As we move through the second decade of the 21st century, climate change continues to be one of the most pressing concerns for humanity. Glaciers are melting, temperatures are rising, and severe weather events are becoming more and more frequent.1
And yet, despite scientists from around the world sounding the alarm bells, many seem unaware of how climate change impacts our future. Whether it’s due to unfamiliarity or skepticism, people aren’t always fully conscious of the repercussions of a changing climate.
If you care about the future of the environment, bringing more awareness to the significant impacts of climate change is one of the best ways to do your part. With that in mind, we’re looking at seven different ways you can increase climate change awareness.
What is Climate Change Awareness?
Unless you’ve been actively trying to avoid news about our planet, you’ve likely heard of climate change. But knowing what climate change is and climate change awareness are two different concepts entirely.
In short, public awareness involves more than just educating people that the climate change issue is real. It spotlights the impacts of the climate crisis to engage and mobilize the unengaged. From there, climate change awareness campaigns strive to give people the tools, skills, and resources they need to join the fight and improve upon climate literacy.
Why Climate Change Awareness is Important
While it’s tempting to fall into the “awareness isn’t action” mindset, you can’t let perfect be the enemy of good. Awareness is truly the first step to a greener, safer, better tomorrow to increase public engagement.
Without mass climate change awareness, there’s not enough public pressure on the businesses and governments that can make far-reaching, impactful decisions. Alas, every step toward increased awareness is a step in the direction of meaningful action.
7 Ways to Increase Climate Change Awareness
Fighting climate change can seem like a herculean task, and it can be hard to know where to start. As a launchpad, we’ve compiled these seven ideas for increasing climate change awareness. Even adopting one of these strategies today can help drive change tomorrow.
#1 Join a Climate Change Organization
As an individual who cares about fighting climate change, it’s easy to feel siloed and overwhelmed. But the truth is that you don’t have to fight alone—there are millions of forward-thinkers like you throughout the U.S. and around the world.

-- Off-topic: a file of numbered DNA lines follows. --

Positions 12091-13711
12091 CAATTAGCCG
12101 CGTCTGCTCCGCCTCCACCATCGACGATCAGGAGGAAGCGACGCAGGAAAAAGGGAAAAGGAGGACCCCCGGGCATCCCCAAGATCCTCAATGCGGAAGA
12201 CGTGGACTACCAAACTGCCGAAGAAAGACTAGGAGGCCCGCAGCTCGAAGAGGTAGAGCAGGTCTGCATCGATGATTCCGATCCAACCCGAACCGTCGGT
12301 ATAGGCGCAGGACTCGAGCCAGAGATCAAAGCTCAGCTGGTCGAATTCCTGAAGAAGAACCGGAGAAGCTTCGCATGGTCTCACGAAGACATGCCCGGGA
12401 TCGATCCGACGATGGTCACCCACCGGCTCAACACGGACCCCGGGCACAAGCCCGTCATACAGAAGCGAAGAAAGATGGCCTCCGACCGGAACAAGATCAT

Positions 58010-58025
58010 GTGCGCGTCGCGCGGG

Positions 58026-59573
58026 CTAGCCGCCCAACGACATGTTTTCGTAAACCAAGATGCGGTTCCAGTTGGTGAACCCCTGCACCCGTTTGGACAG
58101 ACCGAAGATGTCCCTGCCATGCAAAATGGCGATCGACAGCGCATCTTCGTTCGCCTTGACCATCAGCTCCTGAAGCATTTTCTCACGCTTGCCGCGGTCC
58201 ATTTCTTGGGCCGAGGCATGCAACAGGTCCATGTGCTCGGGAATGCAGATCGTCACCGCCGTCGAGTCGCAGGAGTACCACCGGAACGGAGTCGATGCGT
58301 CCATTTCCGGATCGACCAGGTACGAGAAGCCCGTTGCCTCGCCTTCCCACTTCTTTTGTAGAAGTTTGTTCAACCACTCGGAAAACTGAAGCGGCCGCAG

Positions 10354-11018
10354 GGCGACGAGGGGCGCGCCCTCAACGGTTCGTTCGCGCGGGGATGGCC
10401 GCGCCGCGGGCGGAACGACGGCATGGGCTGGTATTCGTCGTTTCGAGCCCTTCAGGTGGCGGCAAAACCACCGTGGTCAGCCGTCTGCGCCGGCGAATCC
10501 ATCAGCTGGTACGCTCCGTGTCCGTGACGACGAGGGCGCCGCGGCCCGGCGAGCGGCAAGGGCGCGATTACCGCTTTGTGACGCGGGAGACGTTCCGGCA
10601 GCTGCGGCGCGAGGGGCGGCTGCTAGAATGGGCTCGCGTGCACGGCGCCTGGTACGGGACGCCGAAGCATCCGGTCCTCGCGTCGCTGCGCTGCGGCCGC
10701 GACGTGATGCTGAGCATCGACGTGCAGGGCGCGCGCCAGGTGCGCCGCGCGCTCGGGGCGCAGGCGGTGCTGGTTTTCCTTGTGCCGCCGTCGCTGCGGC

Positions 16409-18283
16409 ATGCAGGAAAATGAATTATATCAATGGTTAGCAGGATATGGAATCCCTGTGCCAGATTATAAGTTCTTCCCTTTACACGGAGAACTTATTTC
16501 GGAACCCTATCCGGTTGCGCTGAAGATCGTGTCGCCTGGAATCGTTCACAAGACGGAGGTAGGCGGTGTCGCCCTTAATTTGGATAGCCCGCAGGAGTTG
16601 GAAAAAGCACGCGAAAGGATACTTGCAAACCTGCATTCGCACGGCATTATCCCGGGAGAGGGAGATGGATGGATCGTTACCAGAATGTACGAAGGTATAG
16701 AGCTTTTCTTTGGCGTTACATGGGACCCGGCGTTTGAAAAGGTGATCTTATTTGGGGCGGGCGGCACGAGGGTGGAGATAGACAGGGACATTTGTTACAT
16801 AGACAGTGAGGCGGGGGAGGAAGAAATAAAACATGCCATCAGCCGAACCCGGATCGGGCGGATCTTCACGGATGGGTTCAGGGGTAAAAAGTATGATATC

When you join a climate group with like-minded activists, you add your voice to a growing collective of concerned citizens. And if we’ve learned anything from past movements, there’s strength in numbers.
Today, there are dozens of high-quality nonprofits that work tirelessly to bring awareness to climate change, and it’s worth doing some research to identify which ones align with your values. To help with orientation, here are some impactful organizations to kick off your search:
- Citizens’ Climate Lobby – Citizens’ Climate Lobby is a nonprofit grassroots organization with over 550 active chapters worldwide. Firmly nonpartisan, CCL believes that communities can work together to urge politicians at every level to take action.
- Environmental Voter Project – The Environmental Voter Project also sees a path to a greener future through the democratic process. EVP encourages environmentalists to vote in local, state, and federal elections to put eco-minded politicians into office.
- American Forests – Since 1875, nonprofit American Forests has been pushing for greener policies surrounding reforestation, environmental protection, and equity—right here in our backyard.
#2 Donate to Climate Change Awareness Campaigns
If you have the funds but lack the time, consider donating to one or more organizations instead. Every dollar helps bring public awareness to politicians and citizens alike.
Donations help nonprofits continue their vital work; without a steady income, climate activists can’t organize events and online campaigns that spread awareness. Even contributing $10 per month can make a difference—and if you donate to a registered charity, you may be able to claim a deduction on your federal taxes.2 Talk about a win-win.
#3 Research the Brands You Buy From (And Tell Your Friends)
Have you ever heard the phrase “Vote with your wallet?” It means making a conscious effort to only support sustainable, eco-minded brands. When other companies see proof that consumers prefer brands that address climate change, they’ll follow suit.3
However, before you can confidently change your buying habits, you need to do your research. Thankfully, many companies now include a Sustainability section on their website, outlining the actions they take to address climate change.
For each brand you consider buying from, take a few minutes to review their policies on:
- Low- or no-carbon emission shipping
- Use of renewable energy
- Smart, ethical sourcing of resources
- Waste reduction
Once you’ve chosen the companies you want to support, it’s time to bring awareness to them by encouraging individuals in your network to follow suit. Start by sharing lists of sustainable suppliers and urging your friends and family to avoid irresponsible businesses.
The best part is that opting for eco-conscious brands doesn’t require a massive lifestyle shift or a bigger bill. Even something as simple as replacing virgin paper products with more sustainable options like bamboo toilet paper or recycled paper towels can bring awareness and change.